Let me clarify this. No need to mention can Europe rest assure it will enjoy a favorable treatment by the rest of the world as long as the US is the world's sole superpower. No doubt is the US also as dependent on European support in its role as a superpower as Europe is dependent on the US in its role as its staunchest ally. Without any superpower to support, Europe would be left to its endless internal bickering without anybody taking notice. On the same token could the US never form its so called international alliances without European support, and Europe would have virtually no role at all to play in the political power struggle if it did not piggyback on US' economic and military supremacy.

Seen from a western viewpoint this may seem as a good deal. You scratch my back and I scratch yours, even if it involves secret prisoners en route to secrets prisons (in breach of the international law these very states have agreed on), or being pushed to include US' appointed buffer state and gatekeeper towards the Muslim world into the European Union. Making Turkey a full EU member is almost like making Mexico USA's 51st state. Although it is probably technically possible, it is neither necessary nor likely to resolve any current issues of concern without opening up many more of far greater complexity. Full-hearted trade agreements and more generous rules for cross-border employment would be both easier to achieve and more culturally astute - unless the concept of nation states was dropped altogether by those still holding it dear.

So what about Thailand and Spain? After Spain became a highly successful EU member state has its status as Europe's pet holiday destination in general - and pet holiday home investment destination in particular - started to decline. The Euro simply made it too expensive. The strongest candidate to gain from Spain's drop in this field is Thailand. Some prefer Brazil, some prefer South Africa, but in terms of sheer numbers is Thailand taking the lead. So what is so good about Thailand, and what does it have to do with Europe's role vis-à-vis the US?

Thailand markets itself as the 'Country of Smiles'. For being a marketing slogan it comes exceptionally close to the truth. Although most westerners may not understand why they smile, is it still very pleasant with a society where one can meet so many smiling faces. (Some research even suggests that laugh-therapy can help fight cancer.) Thai people smile - like many other Asians - for all kinds of reasons. In fact, even embarrassment could be one. But they mainly smile because they have no reason not to. 'Sabai' and 'sanuk' are two key words in Thai society. Sabai means something like a combination of 'peaceful', 'pleasant' and 'comfortable', while sanuk simply means 'fun'. Combining these two concepts into a 'lifestyle' is something most Europeans have little experience of, since responsibility, efficiency and profitability are the concepts running their everyday lives. There is a whole catalogue of reasons for why most foreigners coming to Thailand tend to enjoy it so much. One is that foreigners as such are not disliked. Thailand have had quite an open attitude towards foreigners for most of its history, and only one of Thailand's past kings did deliberately reduce contact with them - and that was after he saw what the British did to China during the Opium War.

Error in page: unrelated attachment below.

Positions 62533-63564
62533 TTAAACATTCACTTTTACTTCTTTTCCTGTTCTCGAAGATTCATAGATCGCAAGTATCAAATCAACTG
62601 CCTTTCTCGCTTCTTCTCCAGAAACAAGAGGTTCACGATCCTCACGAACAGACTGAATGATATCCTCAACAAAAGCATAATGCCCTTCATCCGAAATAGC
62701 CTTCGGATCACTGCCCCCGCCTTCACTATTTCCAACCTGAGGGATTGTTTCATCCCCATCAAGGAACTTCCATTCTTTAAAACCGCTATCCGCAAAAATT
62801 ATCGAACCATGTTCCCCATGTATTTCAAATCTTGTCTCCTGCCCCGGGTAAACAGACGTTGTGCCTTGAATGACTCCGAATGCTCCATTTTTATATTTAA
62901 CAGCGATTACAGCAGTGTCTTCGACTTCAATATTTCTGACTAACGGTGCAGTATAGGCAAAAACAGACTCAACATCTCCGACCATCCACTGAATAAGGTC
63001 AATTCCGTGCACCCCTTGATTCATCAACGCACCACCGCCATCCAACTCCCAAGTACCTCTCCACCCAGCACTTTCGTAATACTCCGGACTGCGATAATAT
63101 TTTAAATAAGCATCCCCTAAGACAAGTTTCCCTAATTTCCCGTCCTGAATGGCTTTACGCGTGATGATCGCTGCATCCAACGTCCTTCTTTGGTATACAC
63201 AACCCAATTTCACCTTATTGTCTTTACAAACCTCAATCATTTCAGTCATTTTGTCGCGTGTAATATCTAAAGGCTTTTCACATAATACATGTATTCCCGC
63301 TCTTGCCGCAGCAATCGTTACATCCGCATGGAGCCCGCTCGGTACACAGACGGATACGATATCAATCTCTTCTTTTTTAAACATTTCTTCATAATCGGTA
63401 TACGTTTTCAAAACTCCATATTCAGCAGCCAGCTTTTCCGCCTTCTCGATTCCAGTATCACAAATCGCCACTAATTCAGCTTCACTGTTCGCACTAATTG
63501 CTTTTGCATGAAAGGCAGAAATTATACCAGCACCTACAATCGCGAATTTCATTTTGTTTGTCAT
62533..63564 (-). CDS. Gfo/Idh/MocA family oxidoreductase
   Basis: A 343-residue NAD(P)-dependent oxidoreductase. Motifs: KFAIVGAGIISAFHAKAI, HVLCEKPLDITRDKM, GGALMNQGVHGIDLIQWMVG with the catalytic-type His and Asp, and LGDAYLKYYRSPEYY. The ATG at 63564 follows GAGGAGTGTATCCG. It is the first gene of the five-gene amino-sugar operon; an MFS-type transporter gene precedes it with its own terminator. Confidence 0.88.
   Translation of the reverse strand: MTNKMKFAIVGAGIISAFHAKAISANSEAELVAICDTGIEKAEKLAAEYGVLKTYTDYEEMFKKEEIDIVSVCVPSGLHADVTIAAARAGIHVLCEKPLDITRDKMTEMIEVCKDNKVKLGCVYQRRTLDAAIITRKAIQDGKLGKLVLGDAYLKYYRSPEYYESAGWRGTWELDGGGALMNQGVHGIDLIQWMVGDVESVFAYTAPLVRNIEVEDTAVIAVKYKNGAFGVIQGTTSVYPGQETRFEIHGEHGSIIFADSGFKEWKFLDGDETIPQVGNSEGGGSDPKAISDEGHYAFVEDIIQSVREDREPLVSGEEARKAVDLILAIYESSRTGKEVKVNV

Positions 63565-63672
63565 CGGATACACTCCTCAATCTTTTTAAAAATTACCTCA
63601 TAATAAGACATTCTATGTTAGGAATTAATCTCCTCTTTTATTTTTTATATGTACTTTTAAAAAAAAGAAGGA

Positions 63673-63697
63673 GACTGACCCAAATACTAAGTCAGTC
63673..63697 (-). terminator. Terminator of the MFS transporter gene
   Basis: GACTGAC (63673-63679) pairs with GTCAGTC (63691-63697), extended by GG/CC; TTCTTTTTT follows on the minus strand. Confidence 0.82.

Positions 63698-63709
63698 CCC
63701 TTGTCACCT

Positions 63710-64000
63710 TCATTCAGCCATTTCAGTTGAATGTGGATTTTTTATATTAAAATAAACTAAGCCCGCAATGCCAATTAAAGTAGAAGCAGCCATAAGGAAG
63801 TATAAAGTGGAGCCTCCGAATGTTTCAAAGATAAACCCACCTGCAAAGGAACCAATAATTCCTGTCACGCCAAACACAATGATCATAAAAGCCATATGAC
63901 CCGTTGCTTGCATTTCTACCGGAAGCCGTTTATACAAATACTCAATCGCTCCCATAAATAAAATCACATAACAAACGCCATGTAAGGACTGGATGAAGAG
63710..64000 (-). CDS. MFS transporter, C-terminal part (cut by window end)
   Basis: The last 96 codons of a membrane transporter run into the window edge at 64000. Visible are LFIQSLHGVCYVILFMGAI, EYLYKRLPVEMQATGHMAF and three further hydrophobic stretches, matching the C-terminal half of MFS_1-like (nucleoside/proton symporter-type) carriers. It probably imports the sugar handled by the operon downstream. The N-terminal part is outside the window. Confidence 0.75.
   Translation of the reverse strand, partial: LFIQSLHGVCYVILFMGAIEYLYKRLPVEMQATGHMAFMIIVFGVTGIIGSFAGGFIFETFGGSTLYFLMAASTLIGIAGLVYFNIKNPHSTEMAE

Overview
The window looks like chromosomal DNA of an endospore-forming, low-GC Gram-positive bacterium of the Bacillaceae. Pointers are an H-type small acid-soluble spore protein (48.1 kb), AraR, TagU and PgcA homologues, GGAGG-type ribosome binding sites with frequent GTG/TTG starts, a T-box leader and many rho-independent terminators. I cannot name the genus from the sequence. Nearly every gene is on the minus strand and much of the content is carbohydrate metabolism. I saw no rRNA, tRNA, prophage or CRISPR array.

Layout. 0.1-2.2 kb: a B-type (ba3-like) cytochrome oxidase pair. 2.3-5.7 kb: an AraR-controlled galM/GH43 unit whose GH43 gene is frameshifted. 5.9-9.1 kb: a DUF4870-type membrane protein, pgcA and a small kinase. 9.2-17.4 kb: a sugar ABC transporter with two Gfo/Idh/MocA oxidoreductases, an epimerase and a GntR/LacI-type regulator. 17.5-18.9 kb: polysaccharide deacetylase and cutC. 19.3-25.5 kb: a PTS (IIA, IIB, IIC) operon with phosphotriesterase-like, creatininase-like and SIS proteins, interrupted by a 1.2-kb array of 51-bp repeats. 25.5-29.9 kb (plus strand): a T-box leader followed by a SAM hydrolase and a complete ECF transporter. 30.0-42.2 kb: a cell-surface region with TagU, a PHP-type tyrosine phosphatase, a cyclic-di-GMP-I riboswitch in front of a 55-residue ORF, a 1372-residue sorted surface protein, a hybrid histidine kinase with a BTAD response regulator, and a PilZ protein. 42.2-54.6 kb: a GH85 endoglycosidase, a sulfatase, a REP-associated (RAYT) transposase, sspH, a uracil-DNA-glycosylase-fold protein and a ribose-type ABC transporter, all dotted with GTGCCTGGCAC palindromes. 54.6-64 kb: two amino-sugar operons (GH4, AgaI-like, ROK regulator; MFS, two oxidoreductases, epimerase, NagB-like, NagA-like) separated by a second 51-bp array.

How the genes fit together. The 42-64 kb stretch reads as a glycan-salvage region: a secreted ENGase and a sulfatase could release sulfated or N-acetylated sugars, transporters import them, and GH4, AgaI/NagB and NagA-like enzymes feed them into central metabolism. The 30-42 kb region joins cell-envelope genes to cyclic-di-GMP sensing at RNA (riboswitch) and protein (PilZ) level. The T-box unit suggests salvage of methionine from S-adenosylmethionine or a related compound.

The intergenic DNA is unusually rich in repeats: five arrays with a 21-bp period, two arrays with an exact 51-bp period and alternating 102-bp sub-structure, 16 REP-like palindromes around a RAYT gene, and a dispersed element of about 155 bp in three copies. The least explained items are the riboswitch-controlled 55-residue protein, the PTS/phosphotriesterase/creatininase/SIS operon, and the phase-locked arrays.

The number of foreign property investors buying holiday homes in Thailand is stunning. When the wealthy post WW2 baby-boom generation of the1940's plans for a comfortable retirement life - no matter how influential they have been in shaping their own societies - do many of them look for something entirely different. It is not only the weather and the lower cost levels (which also e.g. Kenya and Brazil can offer), but also the fact that they are treated well, crime levels are (with most international standards) low, and that the way and pace of life is far more humane here than in the profit-obsessed West.

Thailand is however also a regional powerhouse. Its economic growth is as impressive as any 'tiger', and its role in regional politics (both past and present) cannot be missed by anyone interested in these issues. Thailand is however nowadays a part of ASEAN, a much more loosely formed grouping than EU. Although EU treats Thailand and ASEAN as countryside cousins when discussing multilateral issues, EU should, instead, be very aware of the fact that ASEAN - which started as a strict anti-communist grouping eager to stand up against influences from Mao's China and Ho Chi Minh's Vietnam - during the second half of the 1990's invited, negotiated and integrated their former adversaries Vietnam, Laos and Cambodia (together with still problematic Myanmar) into its fold. If Europe is at all interested to look beyond its own nose it could here find an excellent case study for how to integrate countries like Bulgaria and Rumania into EU. But are Europe's eyes good enough to look that far, or is Europe once again proving itself an old man - this time through its poor eyesight?